For example, in the scenario above, the woman might mention something that’s troubling her at work. 

A few negative labels might include:

  • It sounds like you’re not feeling well this evening.
  • You look upset when discussing work. 

She might then begin explaining that her boss doesn’t appreciate her ideas. That’s when a mirror comes into play. Applying a mirror involves simply repeating the last 3-5ish words the other person says back to them.

Doesn’t appreciate your ideas?”

I've found this encourages people to expand on what they were saying and allows them to give better descriptions without asking a direct question. 

''The fool tells me his reasons; the wise man persuades me with my own." - Aristotle (maybe)

Once the mirror has been applied, simply remain silent and let the person expand on their points. People hate silence, and when there's silence, they often rush to fill in the gaps. And this is one of the most challenging parts of listening. 

She might say, “Yeah, whenever I speak up in meetings and give an idea, he just shuts them down.” 

Then the process starts again. 

  • “You seem to enjoy generating new ideas for making your job easier.”
  • “You sound like you're excited about the possibility of making improvements.”

People often assume tactical empathy is a manipulation strategy.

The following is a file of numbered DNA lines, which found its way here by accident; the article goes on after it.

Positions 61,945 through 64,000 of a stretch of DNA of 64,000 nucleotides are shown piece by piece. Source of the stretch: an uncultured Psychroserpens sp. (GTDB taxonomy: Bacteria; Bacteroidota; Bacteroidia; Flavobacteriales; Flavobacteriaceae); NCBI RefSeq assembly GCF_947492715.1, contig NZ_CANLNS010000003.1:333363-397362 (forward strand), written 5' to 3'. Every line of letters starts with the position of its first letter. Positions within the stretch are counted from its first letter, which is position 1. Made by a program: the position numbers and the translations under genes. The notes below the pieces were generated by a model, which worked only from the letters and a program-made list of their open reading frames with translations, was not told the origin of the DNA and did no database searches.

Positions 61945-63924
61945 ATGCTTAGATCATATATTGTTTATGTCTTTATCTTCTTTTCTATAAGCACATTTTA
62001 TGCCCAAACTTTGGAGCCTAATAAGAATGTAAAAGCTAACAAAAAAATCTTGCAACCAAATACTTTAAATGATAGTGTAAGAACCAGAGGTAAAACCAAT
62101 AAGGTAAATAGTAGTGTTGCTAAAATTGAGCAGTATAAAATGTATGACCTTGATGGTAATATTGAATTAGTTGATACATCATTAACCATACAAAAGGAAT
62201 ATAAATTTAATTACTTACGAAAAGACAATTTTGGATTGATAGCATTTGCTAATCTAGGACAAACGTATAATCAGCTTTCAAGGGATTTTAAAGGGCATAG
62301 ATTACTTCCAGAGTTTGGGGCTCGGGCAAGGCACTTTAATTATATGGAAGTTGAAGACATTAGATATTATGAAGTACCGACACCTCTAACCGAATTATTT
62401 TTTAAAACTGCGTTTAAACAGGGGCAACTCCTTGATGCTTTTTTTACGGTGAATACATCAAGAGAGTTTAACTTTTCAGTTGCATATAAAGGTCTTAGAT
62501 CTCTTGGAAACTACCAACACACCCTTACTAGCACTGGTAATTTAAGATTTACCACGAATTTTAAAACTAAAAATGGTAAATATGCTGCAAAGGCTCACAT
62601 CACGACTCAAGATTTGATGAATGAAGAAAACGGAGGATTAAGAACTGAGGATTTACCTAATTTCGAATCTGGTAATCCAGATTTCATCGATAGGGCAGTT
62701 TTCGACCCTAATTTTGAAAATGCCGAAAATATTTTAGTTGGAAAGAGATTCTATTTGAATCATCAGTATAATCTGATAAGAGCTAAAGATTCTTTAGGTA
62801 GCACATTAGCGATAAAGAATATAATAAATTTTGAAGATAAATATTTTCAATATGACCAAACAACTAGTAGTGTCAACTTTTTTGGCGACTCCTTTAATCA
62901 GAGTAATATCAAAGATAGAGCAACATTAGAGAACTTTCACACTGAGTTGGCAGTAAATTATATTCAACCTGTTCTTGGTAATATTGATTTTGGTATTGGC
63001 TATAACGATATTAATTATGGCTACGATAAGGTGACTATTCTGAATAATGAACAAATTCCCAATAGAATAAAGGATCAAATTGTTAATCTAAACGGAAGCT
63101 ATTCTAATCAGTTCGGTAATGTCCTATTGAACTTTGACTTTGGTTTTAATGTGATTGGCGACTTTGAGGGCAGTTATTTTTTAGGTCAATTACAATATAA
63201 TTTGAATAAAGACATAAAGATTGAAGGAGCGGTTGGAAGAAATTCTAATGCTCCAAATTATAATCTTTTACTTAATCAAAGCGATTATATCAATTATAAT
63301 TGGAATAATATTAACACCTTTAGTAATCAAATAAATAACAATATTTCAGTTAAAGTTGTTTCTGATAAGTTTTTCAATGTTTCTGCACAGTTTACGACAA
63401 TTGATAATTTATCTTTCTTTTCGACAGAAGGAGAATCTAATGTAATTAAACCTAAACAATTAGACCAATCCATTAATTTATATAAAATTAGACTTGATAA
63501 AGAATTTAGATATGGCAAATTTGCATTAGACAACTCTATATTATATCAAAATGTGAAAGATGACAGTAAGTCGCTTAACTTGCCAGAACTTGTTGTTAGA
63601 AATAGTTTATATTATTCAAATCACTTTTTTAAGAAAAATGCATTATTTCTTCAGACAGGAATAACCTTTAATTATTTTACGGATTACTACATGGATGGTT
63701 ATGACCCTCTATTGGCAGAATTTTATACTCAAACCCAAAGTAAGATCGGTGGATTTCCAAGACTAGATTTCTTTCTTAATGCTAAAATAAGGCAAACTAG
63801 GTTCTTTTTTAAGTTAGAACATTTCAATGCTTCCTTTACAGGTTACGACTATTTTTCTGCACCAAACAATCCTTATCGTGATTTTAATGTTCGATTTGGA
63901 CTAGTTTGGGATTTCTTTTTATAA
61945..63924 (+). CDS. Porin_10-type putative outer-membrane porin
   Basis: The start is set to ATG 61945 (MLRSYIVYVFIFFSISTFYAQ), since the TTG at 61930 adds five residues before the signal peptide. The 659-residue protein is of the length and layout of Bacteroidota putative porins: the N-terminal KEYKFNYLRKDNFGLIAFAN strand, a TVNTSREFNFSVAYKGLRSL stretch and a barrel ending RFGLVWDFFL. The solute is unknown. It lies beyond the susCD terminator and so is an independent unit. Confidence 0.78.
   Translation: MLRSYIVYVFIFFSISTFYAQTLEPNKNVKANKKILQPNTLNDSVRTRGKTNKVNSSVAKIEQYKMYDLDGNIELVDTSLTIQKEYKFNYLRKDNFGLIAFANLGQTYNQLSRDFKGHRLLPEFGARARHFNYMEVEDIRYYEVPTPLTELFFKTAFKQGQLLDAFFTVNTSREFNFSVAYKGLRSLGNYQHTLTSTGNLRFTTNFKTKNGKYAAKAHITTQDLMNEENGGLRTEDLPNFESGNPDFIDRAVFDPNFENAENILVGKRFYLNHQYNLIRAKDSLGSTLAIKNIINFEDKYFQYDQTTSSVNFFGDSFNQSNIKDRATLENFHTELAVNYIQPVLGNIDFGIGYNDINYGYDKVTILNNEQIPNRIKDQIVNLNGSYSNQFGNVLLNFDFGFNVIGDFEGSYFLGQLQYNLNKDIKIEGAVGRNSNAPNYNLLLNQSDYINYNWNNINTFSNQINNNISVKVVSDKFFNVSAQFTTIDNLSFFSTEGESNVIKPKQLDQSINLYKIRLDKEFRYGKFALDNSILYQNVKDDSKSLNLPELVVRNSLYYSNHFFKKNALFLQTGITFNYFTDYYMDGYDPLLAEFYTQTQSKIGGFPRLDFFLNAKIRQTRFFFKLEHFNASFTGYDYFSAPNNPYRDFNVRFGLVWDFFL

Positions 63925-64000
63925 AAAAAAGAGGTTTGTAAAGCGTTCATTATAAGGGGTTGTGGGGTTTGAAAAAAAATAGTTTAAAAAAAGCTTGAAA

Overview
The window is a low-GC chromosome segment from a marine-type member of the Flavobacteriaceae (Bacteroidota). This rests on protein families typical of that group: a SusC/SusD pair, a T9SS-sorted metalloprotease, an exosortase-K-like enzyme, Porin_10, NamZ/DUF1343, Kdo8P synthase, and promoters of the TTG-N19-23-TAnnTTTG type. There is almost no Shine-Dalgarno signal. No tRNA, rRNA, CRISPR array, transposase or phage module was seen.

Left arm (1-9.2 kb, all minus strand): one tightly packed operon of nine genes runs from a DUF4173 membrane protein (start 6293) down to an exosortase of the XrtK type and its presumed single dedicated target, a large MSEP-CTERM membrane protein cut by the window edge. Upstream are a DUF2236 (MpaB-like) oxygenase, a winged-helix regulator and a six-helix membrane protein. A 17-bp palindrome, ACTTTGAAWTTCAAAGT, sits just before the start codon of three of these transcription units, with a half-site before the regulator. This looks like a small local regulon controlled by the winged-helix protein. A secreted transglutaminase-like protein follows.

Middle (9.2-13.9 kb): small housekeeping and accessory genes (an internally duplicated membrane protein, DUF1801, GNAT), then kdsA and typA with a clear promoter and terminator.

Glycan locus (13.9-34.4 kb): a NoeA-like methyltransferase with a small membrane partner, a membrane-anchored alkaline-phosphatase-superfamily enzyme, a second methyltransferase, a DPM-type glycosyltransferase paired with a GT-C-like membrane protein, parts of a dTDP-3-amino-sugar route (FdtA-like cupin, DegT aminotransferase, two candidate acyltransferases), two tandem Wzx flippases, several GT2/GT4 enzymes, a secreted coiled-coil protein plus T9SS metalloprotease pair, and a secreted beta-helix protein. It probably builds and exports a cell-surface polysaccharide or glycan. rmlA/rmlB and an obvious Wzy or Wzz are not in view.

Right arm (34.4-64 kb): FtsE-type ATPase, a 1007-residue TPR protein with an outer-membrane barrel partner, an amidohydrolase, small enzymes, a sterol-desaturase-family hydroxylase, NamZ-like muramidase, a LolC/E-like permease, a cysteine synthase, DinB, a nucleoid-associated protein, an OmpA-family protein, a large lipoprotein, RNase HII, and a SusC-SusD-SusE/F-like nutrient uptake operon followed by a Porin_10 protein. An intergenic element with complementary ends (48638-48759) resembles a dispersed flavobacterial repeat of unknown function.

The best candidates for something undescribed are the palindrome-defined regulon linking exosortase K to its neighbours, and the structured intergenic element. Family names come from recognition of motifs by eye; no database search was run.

While any effective strategy can be used to manipulate, that’s not the point here. Because if we take advantage of people, they eventually pick up on that and refuse to cooperate.

The point of deploying tactical is to get the other person to recognize that we fundamentally understand what they’re going through. Only then can we create the right environment for reciprocity and collaboration toward a mutually beneficial future state.

Using tactical empathy has transformed my conversations.

As Chris Voss always says, "Everything is a negotiation." People's time, energy, and interest are no exception. In using this new skill, I’ve found that I’m better able to express my understanding of what the person I'm listening to is communicating. As a result, I have better, more meaningful conversations. And that leaves other people interested in learning more about who I am. 

If you're interested in learning more about how to use tactical empathy, I encourage you to pick up Chris's book, Never Split the Difference: Negotiating As If Your Life Depended On It ." 

You won't regret it!


1. Murphy, K. (2020). 16. The Morality of Listening: Why Gossip is Good for You. In You’re not listening. essay, Harvill Secker.